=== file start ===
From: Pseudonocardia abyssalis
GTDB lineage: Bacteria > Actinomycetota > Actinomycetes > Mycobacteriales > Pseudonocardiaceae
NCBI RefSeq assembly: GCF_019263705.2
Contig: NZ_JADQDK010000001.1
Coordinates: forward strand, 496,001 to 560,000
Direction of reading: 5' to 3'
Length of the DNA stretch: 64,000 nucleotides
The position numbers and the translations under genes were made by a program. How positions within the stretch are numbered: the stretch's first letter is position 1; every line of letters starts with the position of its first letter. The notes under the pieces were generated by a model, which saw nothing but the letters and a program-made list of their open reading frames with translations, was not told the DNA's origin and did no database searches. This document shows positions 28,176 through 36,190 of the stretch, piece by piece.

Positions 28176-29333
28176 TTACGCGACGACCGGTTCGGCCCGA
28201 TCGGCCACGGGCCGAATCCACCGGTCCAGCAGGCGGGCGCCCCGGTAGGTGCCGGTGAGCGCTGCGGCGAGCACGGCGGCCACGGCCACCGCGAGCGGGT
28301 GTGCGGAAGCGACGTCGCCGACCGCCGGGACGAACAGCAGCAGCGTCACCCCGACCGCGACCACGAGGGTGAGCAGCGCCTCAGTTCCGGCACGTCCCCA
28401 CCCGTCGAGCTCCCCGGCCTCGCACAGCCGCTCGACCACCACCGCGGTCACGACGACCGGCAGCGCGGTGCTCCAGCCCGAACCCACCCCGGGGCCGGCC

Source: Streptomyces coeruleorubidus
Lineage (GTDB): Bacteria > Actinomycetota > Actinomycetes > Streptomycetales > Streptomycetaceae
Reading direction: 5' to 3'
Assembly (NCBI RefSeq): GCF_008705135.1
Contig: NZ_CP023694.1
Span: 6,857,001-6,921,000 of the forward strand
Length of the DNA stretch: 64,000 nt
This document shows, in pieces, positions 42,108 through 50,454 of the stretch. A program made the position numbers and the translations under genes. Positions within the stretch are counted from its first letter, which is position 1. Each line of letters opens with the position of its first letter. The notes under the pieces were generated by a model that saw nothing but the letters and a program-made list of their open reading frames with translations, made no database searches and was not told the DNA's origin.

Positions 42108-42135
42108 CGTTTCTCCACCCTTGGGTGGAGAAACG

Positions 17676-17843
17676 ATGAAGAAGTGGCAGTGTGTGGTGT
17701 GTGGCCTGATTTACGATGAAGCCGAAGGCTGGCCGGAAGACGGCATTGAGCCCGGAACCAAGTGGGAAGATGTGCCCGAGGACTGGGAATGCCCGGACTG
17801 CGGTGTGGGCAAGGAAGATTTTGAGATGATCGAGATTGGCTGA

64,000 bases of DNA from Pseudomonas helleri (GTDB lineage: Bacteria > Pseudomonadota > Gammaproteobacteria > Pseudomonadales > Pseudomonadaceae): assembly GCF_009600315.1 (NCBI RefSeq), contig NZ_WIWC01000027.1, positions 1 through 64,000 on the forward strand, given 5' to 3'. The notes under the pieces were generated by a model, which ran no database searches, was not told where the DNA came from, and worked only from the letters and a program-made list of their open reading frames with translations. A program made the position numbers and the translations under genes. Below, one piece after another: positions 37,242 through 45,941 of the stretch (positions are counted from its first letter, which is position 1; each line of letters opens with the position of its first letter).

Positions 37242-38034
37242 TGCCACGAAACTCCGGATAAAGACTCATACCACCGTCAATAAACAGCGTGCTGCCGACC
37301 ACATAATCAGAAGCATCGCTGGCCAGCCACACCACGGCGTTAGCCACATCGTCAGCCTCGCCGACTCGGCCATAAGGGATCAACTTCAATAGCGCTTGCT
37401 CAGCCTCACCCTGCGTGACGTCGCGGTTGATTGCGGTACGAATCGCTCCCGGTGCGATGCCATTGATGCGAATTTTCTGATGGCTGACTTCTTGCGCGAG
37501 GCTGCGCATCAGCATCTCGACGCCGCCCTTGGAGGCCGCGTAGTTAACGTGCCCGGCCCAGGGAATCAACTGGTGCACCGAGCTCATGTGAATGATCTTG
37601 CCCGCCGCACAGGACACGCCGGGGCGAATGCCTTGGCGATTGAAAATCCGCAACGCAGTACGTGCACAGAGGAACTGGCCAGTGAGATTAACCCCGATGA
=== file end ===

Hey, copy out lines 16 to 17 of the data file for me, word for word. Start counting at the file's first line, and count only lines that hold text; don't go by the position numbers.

Reading direction: 5' to 3'
Assembly (NCBI RefSeq): GCF_008705135.1